These verses might fitly have been joined to the close of the foregoing chapter, as giving a further description of the dreadful desolation which the army of the Chaldeans should make in the land. It shall strangely alter the property of death itself, and for the worse too.
I. Death shall not now be, as it always used to be—the repose of the dead. When Job makes his court to the grave it is in hope of this, that there he shall rest with kings and counsellors of the earth; but now the ashes of the dead, even of kings and princes, shall be disturbed, and their bones scattered at the grave’s mouth, Ps. 141:7. It was threatened in the close of the former chapter that the slain should be unburied; that might be through neglect, and was not so strange; but here we find the graves of those that were buried industriously and maliciously opened by the victorious enemy, who either for covetousness, hoping to find treasure in the graves, or for spite to the nation and in a rage against it, brought out the bones of the kings of Judah and the princes. The dignity of their sepulchres could not secure them, nay, did the more expose them to be rifled; but it was base and barbarous thus to trample upon royal dust. We will hope that the bones of good Josiah were not disturbed, because he piously protected the bones of the man of God when he burnt the bones of the idolatrous priests, 2 Kgs. 23:18. The bones of the priests and prophets too were digged up and thrown about. Some think the false prophets and the idol-priests, God putting this mark of ignominy upon them: but, if they were God’s prophets and his priests, it is what the Psalmist complains of as the fruit of the outrage of the enemies, Ps. 79:1, 2. Nay, those of the spiteful Chaldeans that could not reach to violate the sepulchres of princes and priests would rather play at small game than sit out, and therefore pulled the bones of the ordinary inhabitants of Jerusalem out of their graves. The barbarous nations were sometimes guilty of these absurd and inhuman triumphs over those they had conquered, and God permitted it here, for a mark of his displeasure against the generation of his wrath, and for terror to those that survived. The bones, being dug out of the graves, were spread abroad upon the face of the earth in contempt, and to make the reproach the more spreading and lasting. They spread them to be dried that they might carry them about in triumph, or might make fuel of them, or make some superstitious use of them. They shall be spread before the sun (for they shall not be ashamed openly to avow the fact at noon day) and before the moon and stars, even all the host of heaven, whom they have made idols of, Jer. 8:2. From the mention of the sun, moon, and stars, which should be the unconcerned spectators of this tragedy, the prophet takes occasion to show how they had idolized them, and paid those respects to them which they should have paid to God only, that it might be observed how little they got by worshipping the creature, for the creatures they worshipped when they were in distress saw it, but regarded it not, nor gave them any relief, but were rather pleased to see those abused in being vilified by whom they had been abused in being deified. See how their respects to their idols are enumerated, to show how we ought to behave towards our God. 1. They loved them. As amiable being and bountiful benefactors they esteemed them and delighted in them, and therefore did all that follows. 2. They served them, did all they could in honour of them, and thought nothing too much; they conformed to all the laws of their superstition, without disputing. 3. They walked after them, strove to imitate and resemble them, according to the characters and accounts of them they had received, which gave rise and countenance to much of the abominable wickedness of the heathen. 4. They sought them, consulted them as oracles, appealed to them as judges, implored their favour, and prayed to them as their benefactors. 5. They worshipped them, gave them divine honour, as having a sovereign dominion over them. Before these light of heaven, which they had courted, shall their dead bodies be cast, and left to putrefy, and to be as dung upon the face of the earth; and the sun’s shining upon them will but make them the more noisome and offensive. Whatever we make a god of but the true God only, it will stand us in no stead on the other side death and the grave, nor for the body, much less for the soul.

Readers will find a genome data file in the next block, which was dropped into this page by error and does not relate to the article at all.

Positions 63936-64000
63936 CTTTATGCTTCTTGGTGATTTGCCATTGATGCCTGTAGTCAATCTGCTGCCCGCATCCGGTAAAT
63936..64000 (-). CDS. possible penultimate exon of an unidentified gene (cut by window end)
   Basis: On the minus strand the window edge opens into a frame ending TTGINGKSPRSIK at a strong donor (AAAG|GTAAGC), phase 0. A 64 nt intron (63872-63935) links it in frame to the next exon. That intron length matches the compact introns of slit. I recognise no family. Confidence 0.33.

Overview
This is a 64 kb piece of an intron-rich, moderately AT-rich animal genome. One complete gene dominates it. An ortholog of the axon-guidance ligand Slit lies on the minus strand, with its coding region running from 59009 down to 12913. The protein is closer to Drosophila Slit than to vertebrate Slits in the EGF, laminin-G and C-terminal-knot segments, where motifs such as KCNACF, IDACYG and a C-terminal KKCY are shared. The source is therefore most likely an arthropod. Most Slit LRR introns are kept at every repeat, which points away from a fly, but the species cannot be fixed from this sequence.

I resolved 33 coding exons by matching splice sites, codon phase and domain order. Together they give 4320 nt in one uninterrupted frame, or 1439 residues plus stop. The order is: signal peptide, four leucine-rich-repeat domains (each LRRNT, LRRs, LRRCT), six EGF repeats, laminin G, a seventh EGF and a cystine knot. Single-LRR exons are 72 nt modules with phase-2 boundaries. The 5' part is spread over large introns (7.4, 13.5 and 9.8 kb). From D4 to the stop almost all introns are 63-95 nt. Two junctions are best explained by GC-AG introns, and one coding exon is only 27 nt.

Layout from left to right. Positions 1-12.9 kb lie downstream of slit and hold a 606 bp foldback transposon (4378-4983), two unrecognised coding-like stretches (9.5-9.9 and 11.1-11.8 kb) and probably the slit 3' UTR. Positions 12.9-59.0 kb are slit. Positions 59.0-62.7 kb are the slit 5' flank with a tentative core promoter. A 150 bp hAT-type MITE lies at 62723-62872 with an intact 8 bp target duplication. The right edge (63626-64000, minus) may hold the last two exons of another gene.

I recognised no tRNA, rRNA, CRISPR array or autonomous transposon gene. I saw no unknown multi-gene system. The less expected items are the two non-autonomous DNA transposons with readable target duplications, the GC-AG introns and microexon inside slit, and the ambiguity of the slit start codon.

II. Death shall now be what it never used to be—the choice of the living, not because there appears in it any thing delightsome; on the contrary, death never appeared in more horrid frightful shapes than now, when they cannot promise themselves either a comfortable death or a human burial; and yet every thing in this world shall become so irksome, and all the prospects so black and dismal, that death shall be chosen rather than life (Jer. 8:3), not in a believing hope of happiness in the other life, but in an utter despair of any ease in this life. The nation is now reduced to a family, so small is the residue of those that remain in it; and it is an evil family, still as bad as ever, their hearts unhumbled and their lusts unmortified. These remain alive (and that is all) in the many places whither they were driven by the judgments of God, some prisoners in the country of their enemies, others beggars in their neighbour’s country, and others fugitives and vagabonds there and in their own country. And, though those that died died very miserably, yet those that survived and were thus driven out should live yet more miserably, so that they should choose death rather than life, and wish a thousand times that they had fallen with those that fell by the sword. Let this cure us of the inordinate love of life, that the case may be such that it may become a burden and terror, and we may be strongly tempted to choose strangling and death rather.